World of Showjumping
World of ShowjumpingWorld of Showjumping

Inside the Rolex Grand Slam

Thursday, 01 September 2022
Inside the Rolex Grand Slam

Rider watch: CSIO Spruce Meadows 'Masters' 2022

Photo © Rolex Grand Slam / Ashley Neuhof. The Rolex Grand Slam of Show Jumping returns to the CSIO Spruce Meadows ‘Masters’ from 7-11 September 2022. Photo © Rolex Grand Slam / Ashley Neuhof.


Press release from the Rolex Grand Slam of Show Jumping



The Rolex Grand Slam of Show Jumping returns to the CSIO Spruce Meadows ‘Masters’ from 7-11 September 2022, with the CP ‘International’, presented by Rolex on the Sunday providing a thrilling finale to five days of outstanding sport. Located in the foothills of the Alberta Rocky Mountains in Calgary, the show will welcome the world’s best horse and rider combinations to what is often regarded to as the leading equestrian venue in North America.

Rolex Grand Slam of Show Jumping – Rider Watch 

Following his spectacular win at CHIO Aachen with Ben 431, Gerrit Nieberg comes to the CSIO Spruce Meadows ‘Masters’ as the Rolex Grand Slam of Show Jumping Live Contender. This will be the first time that the combination will make the journey across the Atlantic Ocean to this iconic venue, with the duo looking to carry forward their winning momentum from CHIO Aachen to continue their quest to become the next Rolex Grand Slam of Show Jumping victor.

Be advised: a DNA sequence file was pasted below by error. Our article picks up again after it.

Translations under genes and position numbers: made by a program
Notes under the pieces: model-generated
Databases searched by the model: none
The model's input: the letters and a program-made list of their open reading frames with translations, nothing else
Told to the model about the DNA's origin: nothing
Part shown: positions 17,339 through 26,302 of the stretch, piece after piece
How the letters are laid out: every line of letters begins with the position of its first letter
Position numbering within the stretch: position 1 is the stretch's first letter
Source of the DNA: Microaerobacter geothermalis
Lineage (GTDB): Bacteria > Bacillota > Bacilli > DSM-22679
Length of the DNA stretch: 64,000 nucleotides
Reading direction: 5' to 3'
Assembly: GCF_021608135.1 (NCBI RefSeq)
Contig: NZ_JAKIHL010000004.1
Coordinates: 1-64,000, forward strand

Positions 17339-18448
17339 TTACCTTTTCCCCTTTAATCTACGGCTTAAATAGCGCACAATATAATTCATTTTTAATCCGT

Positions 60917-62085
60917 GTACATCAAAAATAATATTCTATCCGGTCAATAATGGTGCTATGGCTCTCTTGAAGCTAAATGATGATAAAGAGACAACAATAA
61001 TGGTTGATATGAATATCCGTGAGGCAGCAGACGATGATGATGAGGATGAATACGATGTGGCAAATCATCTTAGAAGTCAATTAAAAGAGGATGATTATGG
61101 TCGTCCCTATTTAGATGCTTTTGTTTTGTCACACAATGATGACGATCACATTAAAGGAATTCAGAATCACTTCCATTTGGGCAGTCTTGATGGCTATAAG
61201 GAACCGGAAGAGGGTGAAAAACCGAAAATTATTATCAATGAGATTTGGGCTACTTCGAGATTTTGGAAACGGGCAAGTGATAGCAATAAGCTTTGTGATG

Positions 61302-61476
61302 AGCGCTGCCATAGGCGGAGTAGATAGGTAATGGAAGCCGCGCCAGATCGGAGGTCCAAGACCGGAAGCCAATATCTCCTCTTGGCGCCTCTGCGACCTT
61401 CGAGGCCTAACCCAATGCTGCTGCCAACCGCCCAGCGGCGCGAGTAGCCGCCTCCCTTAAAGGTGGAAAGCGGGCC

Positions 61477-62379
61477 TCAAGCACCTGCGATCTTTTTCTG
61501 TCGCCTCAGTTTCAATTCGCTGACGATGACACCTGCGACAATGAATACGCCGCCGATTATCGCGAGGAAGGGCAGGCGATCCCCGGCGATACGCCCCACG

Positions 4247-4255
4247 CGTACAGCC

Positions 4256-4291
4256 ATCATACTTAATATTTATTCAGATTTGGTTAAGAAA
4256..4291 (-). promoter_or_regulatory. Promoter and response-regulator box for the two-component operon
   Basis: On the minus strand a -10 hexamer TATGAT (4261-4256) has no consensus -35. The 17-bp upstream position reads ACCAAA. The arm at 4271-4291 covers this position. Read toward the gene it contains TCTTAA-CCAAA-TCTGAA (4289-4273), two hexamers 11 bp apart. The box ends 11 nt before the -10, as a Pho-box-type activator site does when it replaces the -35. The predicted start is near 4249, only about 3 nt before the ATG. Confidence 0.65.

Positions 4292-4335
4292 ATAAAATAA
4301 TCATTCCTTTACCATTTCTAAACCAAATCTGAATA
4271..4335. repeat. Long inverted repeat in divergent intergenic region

Joining Nieberg are a host of world-class horse and rider combinations. Three of the Swedish FEI World Championship gold medal-winning team come to Calgary with their medal-winning horses. Jens Fredricson, Peder Fredricson and Henrik von Eckermann will all be aiming to claim their first victory in the CP ‘International’, presented by Rolex at the beautiful venue. von Eckermann and King Edward are sure to be the hot favourites heading into the third Rolex Grand Slam Major of the year, having won the Individual gold medal in Herning. Peder Fredricson is also expected to be at the top of the leaderboard, having won two Rolex Grands Prix in the last two months at Knokke Hippique and the Brussels Stephex Masters. These combinations will be riding full of confidence and will be looking to continue their top-form into the show.